– Micro Burette

– pH meter

– Centrifuges: standard and/or high speed

– Incubators

– Darkroom equipment

– Precision balance

– Volumetric glassware

– Oscilloscopes

– Blood gas analyzer

– Microtomes: paraffin, celloidin

– X-ray equipment

Miscellaneous Laboratory and Research Skills

– Data processing

– Light microscopy, fluorescence microscopy, and scanning electron microscopy

– Dissection

– Molecular (gene) cloning

– Mammalian cell culture

– Restriction analysis, gel electrophoresis, and gel documentation

– UV/Vis spectrophotometry

– Enzyme-linked immunosorbent assays (ELISA)

– Designing, conducting and interpreting scientific research

– Isolating and analyzing DNA, RNA and protein

– Sequencing genomes

– Scientific writing

Electron Microscopy

– Fixing

– Embedding

– Staining

– Sectioning

– Processing film

– Printing film

– Preparing grids

– Forming film on grids


– Routine frozen sections of whole animal brains

– Cell and fiber staining

– Perfusions of animals

– Staining processes

– Embedding processes: paraffin, celloidin

– Autoradiography of tissue sections


– Plaque assay for antibody forming cells

– Hemagglutination and hemolysis assay

– Florescent antibody technique

– Lyophilization

– Spectrofluorometry

– Isolation of viruses

– Cytotoxicity assay

– Lymphocyte culture


– Maintaining and purifying: bacteria, phage stocks, cell culture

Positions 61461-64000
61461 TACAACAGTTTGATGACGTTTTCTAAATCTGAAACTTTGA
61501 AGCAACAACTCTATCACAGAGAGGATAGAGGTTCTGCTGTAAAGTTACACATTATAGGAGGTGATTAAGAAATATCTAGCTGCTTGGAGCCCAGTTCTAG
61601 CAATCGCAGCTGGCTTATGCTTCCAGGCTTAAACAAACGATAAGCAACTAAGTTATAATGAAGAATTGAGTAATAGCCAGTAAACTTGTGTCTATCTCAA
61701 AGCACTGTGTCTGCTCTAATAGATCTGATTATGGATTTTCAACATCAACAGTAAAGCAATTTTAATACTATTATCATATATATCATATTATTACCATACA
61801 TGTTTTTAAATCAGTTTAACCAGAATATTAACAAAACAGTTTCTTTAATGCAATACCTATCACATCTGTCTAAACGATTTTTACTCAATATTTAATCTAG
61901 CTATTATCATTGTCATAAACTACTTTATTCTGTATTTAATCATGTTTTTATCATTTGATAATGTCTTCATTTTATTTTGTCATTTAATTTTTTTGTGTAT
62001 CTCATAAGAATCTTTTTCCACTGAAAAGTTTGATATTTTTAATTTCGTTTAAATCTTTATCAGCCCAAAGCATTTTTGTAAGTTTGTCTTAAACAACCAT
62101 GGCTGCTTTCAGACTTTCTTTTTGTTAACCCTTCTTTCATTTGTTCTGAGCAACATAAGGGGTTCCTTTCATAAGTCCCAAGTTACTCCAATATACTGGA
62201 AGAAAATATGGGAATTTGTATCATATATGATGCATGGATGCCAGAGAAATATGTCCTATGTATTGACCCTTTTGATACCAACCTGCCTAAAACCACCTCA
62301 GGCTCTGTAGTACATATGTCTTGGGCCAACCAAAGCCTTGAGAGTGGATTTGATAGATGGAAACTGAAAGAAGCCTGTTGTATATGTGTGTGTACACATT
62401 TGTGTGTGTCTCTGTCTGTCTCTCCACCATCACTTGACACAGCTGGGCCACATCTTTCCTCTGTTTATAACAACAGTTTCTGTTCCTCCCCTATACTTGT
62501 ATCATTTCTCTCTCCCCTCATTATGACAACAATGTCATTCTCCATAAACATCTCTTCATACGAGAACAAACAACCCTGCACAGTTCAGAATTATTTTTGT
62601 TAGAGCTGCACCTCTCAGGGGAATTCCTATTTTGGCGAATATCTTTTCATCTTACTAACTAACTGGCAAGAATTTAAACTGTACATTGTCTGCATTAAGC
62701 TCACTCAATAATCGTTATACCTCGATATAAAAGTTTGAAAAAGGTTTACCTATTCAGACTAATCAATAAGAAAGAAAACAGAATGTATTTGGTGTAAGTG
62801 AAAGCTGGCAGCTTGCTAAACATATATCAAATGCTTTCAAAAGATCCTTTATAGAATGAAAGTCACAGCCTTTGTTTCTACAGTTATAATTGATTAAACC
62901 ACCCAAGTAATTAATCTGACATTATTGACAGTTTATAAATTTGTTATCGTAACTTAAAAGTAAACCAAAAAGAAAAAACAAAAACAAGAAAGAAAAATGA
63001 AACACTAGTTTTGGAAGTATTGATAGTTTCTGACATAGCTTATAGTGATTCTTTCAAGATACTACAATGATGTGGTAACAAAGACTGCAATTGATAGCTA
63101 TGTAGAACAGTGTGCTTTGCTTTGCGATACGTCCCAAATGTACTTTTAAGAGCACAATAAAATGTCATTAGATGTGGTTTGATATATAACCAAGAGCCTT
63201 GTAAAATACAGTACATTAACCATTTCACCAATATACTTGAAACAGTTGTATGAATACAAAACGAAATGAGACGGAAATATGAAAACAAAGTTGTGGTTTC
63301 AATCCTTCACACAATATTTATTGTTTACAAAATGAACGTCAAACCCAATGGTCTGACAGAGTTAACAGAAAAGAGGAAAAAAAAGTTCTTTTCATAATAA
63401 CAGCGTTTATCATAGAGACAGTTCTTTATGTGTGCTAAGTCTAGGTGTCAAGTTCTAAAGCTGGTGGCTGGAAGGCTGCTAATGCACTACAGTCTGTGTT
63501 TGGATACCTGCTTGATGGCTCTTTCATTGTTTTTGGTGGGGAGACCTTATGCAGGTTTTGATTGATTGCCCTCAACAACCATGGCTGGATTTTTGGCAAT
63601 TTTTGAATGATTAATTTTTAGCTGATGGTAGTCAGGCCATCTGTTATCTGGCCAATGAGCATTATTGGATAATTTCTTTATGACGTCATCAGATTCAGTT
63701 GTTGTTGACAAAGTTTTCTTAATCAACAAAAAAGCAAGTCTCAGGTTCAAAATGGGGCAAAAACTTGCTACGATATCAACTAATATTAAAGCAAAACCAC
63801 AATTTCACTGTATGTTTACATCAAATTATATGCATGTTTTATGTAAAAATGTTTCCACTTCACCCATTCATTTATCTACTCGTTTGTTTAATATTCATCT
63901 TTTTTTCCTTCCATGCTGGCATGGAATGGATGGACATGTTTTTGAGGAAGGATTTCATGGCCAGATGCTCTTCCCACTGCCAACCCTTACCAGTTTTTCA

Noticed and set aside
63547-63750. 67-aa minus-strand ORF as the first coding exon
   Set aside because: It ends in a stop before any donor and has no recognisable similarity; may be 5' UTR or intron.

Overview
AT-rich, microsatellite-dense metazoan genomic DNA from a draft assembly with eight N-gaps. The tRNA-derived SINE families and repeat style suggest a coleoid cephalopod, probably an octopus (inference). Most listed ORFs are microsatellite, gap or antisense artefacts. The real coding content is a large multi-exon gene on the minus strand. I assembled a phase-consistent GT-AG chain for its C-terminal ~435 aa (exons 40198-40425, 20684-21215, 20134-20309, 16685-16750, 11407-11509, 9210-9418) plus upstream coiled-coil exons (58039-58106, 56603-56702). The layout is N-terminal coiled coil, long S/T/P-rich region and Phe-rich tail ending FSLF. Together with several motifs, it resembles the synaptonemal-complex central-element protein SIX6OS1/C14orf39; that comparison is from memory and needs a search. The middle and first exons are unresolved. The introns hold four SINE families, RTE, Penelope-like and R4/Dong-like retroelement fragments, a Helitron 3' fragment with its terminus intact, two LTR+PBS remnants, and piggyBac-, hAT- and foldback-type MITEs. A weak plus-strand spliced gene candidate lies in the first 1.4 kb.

– Cell and Tissue culture

– Culture transfers

– Inoculation

– Preparing media

– Preparing and assaying bacteriophage lysates

– Pour plates

– Plasmid amplification


– Radioimmunoassays

– Handling radioisotopes

– Irradiating tumors in vivo

– Labeling radioactives

– Radioisotope counters: autogamma, scintillation, scanning, gas flow

Anatomy, Botany, and General Biology

– Use of a microtome to make slides

– Staining techniques


– Patient sample handling techniques

– Making an accurate white blood cell count

– Antibody testing methods such as ELISA

– Loop Mediated Isothermal Amplification (LAMP)


– Using micropipetter

– Molecular cloning

– Use of restriction enzymes

– Use of PCR ( Polymerase Chain Reaction) machines

– Replica plating

– Growth of competent cells

Molecular Biology

– Agarose Gel Electrophoresis

– Polyacrylamide Gel Electrophoresis

– Cell fractionation

– Blotting techniques Ex: Western Blot


Skills pay the bills. Don’t just assume that admissions readers will scan your CV or graduate SOP and understand the depth of your experience. Do the thinking for them. Make your experience bold and clear by listing your skills. Don’t shy away from admitting that you’re only a beginner with molecular cloning or producing visualizations in Tableau. Honesty isn’t the best policy…it’s the only policy.

Lastly… I have some valuable advice for you. As you contemplate your research and programming skills, be sure to grab a pen, notebook, and your free copy of The SOP Starter Kit, so you have everything you need to craft a persuasive statement of purpose starting right now!